Tuesday, April 28, 2009

Fiberals push hard sell for blended tax

Premier tells ministers to go on the offensive to counter voter anger

Robert Benzie

A backlash is brewing over Ontario's move to a new harmonized sales tax and the Liberals are clearly spooked.

The combined sales tax doesn't come into effect until next year, but already is proving to be such a bust with Ontarians that Premier Dalton McGuinty is giving ministers new marching orders to go out and aggressively sell it, the Star has learned.

McGuinty is forcing his cabinet to go on a communications blitz to promote the move that will see Ontario blend its 8 per cent provincial sales tax with the 5 per cent federal goods and services tax.

As of July 1, 2010, Ontarians will pay a blended tax of 13 per cent on hundreds of items that had previously been subject to only the 5 per cent GST. That move will boost the price of items such as gasoline, heating fuel, fast food, newspapers, magazines, taxi fares, dry cleaning and new homes costing more than $400,000, among other things.

Fallout was evident last week as MPPs returned to Queen's Park following the Easter break.

A week off in their ridings, listening to constituents' concerns about the revamped tax, left some Liberal members worried about their chances in the next election, in 2011.

In debate on the budget in the House, Progressive Conservative MPP Peter Shurman (Thornhill) struck a nerve when he heckled Liberal MPPs who were trying to defend the blended tax.

"You know you're getting the same calls we are," thundered Shurman, leaving some Liberal MPPs staring uncomfortably at their shoes.

While Progressive Conservative and NDP MPPs can deflect angry constituents by opposing the tax reform, Liberal MPPs have been placed in the awkward position of being forced to defend higher prices for consumers. Against the nervousness in his caucus, McGuinty's office has ordered his cabinet to take action.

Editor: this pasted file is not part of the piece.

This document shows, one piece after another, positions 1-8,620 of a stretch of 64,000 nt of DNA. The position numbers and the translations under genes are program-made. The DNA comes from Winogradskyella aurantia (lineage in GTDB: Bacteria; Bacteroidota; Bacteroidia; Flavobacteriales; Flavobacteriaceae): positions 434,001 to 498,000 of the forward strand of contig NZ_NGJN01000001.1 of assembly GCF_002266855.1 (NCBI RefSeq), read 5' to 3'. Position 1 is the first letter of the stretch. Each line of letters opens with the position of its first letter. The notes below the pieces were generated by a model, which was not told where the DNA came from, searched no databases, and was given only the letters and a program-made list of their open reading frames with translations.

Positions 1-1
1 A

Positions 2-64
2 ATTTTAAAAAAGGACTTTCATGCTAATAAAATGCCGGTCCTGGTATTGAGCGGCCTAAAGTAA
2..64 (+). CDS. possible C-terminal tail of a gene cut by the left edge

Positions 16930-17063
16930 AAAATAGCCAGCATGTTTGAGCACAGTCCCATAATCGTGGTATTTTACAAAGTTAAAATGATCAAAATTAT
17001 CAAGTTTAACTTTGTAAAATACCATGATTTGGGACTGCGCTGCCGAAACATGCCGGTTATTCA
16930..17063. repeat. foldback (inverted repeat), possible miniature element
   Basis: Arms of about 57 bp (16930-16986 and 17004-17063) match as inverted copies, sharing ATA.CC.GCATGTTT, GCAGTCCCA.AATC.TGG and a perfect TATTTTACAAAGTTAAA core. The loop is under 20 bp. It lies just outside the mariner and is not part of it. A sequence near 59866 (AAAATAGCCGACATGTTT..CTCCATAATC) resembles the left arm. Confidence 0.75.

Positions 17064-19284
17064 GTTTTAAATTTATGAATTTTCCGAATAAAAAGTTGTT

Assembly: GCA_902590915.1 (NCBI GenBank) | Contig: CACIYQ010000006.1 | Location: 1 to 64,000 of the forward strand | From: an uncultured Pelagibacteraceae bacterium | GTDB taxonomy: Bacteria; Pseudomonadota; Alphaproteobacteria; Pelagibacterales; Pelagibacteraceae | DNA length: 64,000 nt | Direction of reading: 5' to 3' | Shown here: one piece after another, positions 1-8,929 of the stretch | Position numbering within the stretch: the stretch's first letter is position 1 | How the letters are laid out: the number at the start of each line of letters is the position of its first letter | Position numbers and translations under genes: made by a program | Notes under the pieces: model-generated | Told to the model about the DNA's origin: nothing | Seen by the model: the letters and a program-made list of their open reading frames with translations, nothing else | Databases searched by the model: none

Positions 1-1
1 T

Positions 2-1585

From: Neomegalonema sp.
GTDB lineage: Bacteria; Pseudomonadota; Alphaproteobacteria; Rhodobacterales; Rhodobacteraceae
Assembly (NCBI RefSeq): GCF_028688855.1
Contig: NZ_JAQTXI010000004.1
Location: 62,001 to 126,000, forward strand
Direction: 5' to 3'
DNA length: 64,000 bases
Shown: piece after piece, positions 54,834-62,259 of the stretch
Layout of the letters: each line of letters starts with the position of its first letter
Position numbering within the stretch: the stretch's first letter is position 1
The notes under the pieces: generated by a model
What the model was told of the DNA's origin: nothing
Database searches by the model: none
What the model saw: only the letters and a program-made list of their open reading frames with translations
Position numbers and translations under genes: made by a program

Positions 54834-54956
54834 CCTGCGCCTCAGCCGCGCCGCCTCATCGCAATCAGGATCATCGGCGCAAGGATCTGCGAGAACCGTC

After a closed-door meeting of communication advisers Friday, media staff spent the weekend adapting messages so each minister can discuss the merits of the new tax as it relates to his or her department in every speech and public appearance.

"Here is stock language for your minister's speeches on our package of tax reforms," an internal email from McGuinty's office instructs ministry aides.

"Please take a look at that language and resubmit to us the `top and bottom' that would tie the tax reform message with the efforts your ministry is making," the missive continues.

Aides have until 4 p.m. today to submit their ministry-specific messages, which will then be vetted by the premier's office before being inserted in ministers' speeches.

A deal to blend the taxes was secretly signed last month by the premier, Ontario Finance Minister Dwight Duncan, Prime Minister Stephen Harper and federal Finance Minister Jim Flaherty. It was done without the knowledge of other cabinet ministers.